The word “multiply” is from the Latin multus, meaning “multi” + plex, meaning “fold”—which, in turn, is from the ProtoIndoEuropean plek, which means “to plait.”^{i}
 The word “math” is from the ProtoIndoEuropean word *me, which means “to cut grass” and is related to the word “mow.”^{e}
 Multiplication is another way to repeatedly add a number. In other words, it is repeated addition.^{a}
 The zero (0) property in multiplication means that anytime there is a zero in a problem, the answer is zero.^{m}
 In the answer to a 9’s multiplication fact, the 10s and 1s digits always add up to 9. For example, 9x4=36, so 3+6=9.^{b}
The Church of Multiplication is named after "The Miracle of the Loaves and Fish"
 In July 2015, the Church of the Multiplication was vandalized in Tabgha, Israel. Believers assert that their church is the place where Jesus multiplied five loaves of bread and two fish to feed his 5,000 followers. The Church of Multiplication is run by Benedictine Monks and is considered a significant area in Christianity.^{d}
 The commutative property of multiplication means that the order of the numbers in an equation doesn’t matter. In other words, numbers are “commutative” because they can travel back and forth like a commuter. The commutative law does not work for subtraction or division.^{b}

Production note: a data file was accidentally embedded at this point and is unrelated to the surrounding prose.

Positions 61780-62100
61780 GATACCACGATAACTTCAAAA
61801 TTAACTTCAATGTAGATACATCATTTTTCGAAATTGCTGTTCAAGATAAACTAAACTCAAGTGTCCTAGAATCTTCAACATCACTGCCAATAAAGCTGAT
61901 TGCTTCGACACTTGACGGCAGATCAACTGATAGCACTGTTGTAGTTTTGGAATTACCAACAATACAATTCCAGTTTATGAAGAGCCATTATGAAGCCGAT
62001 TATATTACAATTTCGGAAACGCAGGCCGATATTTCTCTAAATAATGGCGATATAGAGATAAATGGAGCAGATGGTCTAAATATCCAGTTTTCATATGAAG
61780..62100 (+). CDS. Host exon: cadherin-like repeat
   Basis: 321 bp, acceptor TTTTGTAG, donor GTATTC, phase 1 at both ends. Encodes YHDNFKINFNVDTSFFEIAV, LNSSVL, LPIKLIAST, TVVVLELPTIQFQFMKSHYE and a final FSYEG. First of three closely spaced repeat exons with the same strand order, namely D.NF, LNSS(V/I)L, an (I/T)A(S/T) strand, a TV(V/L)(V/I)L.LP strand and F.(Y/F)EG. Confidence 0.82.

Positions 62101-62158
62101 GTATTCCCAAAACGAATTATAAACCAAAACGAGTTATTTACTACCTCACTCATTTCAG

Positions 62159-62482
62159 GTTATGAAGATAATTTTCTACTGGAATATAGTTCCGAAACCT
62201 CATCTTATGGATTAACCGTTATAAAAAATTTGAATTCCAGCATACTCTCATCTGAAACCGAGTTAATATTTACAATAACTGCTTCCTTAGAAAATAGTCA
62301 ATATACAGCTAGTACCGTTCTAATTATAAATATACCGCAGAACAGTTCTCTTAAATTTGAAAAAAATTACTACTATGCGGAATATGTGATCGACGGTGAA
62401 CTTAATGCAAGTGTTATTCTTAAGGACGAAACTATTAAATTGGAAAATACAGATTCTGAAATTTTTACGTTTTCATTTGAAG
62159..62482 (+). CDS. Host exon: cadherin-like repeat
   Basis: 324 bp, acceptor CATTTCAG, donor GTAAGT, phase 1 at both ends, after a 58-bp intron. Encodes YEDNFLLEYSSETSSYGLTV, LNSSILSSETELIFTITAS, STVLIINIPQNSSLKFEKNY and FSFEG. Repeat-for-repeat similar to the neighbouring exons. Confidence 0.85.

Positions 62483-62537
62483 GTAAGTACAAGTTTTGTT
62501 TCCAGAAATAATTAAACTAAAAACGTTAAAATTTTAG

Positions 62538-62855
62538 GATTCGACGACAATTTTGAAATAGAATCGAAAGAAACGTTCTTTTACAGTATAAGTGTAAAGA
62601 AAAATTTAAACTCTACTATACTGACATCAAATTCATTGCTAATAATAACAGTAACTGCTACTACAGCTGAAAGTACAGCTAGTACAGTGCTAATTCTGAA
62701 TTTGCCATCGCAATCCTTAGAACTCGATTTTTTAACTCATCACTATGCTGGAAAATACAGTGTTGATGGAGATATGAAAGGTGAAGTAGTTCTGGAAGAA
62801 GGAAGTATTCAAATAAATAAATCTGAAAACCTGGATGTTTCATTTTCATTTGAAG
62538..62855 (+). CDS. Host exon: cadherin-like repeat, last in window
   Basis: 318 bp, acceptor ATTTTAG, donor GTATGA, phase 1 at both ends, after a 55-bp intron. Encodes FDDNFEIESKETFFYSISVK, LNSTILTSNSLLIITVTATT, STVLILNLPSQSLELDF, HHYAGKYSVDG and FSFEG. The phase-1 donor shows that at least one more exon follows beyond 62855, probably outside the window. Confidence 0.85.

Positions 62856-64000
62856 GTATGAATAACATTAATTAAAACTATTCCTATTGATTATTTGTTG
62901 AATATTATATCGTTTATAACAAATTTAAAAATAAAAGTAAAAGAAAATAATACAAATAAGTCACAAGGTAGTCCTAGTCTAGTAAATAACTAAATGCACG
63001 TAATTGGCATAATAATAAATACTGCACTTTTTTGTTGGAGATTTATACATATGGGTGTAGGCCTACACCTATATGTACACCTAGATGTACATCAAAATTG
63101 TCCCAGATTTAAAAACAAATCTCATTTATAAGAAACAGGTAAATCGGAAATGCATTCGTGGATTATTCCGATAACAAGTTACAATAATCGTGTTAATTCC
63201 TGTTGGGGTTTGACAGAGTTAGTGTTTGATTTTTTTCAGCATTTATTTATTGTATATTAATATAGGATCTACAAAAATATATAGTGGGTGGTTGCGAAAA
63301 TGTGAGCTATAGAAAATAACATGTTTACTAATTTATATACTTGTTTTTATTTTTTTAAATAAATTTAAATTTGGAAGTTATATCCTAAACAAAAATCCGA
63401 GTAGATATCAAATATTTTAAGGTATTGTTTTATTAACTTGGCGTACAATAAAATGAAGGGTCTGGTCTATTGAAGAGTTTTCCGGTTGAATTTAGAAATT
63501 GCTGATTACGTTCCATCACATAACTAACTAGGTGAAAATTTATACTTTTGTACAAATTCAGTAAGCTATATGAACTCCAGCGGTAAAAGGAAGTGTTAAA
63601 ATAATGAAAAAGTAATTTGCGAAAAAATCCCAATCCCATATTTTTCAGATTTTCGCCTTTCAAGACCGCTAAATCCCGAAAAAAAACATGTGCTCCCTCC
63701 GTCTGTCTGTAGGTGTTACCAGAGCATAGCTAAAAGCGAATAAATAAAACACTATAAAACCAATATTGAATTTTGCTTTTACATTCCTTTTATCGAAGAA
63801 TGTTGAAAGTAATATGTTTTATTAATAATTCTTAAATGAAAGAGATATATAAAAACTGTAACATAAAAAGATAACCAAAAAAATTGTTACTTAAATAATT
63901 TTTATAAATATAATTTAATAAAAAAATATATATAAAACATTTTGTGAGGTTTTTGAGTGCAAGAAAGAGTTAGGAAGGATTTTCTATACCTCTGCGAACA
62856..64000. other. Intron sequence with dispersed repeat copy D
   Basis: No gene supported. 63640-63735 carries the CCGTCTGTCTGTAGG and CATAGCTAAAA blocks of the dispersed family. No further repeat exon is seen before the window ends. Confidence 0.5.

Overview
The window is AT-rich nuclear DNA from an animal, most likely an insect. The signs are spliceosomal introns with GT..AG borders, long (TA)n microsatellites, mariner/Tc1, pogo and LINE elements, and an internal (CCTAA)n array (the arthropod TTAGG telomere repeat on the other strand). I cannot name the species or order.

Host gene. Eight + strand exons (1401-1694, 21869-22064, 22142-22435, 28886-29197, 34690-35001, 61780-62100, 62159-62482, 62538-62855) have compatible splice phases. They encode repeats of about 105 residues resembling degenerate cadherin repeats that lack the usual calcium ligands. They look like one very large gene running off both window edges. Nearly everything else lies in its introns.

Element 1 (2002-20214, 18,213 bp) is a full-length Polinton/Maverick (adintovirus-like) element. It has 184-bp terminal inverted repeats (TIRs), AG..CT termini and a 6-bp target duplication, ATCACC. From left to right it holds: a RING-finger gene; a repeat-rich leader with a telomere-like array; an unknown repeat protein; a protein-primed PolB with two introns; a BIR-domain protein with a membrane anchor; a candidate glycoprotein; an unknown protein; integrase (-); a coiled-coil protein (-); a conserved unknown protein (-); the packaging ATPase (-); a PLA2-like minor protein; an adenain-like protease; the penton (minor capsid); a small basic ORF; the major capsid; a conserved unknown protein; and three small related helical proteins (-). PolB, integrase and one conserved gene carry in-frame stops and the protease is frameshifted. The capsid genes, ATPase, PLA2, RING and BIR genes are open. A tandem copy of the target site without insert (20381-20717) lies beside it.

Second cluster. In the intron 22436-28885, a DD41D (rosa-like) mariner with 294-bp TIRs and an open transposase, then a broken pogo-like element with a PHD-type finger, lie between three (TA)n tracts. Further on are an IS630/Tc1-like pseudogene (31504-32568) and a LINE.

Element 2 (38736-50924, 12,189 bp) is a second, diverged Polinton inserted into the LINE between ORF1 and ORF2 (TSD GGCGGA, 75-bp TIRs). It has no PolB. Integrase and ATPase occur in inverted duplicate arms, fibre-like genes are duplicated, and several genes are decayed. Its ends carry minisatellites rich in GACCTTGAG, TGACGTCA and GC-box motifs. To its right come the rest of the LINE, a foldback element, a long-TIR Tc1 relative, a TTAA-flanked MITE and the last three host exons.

The associative property of multiplication means that it doesn’t matter how numbers are grouped or which numbers are calculated first. The associative law does not work for subtraction or division.^{b}
 Gottfried Wilhelm Leibniz (1647–1716) was a universal genius who used both the cap symbol (∩) and the dot ( · ) for the multiplication symbol. While the dot is still sometimes used, the cap symbol is now most often used to indicate intersection in set theory.^{a}
 Along with addition, subtraction, and division, multiplication is one of the four elementary arithmetic operations.^{a}
 Multiplication is a type of arithmetic. Arithmetic is the study of quantity and it is the oldest and most elementary branch of mathematics. The word “arithmetic” is from the ProtoIndoEuropean root *re(i), meaning “to reason, count.” Additional types of mathematics include, algebra, geometry and topology, applied mathematics, and computational sciences.^{a}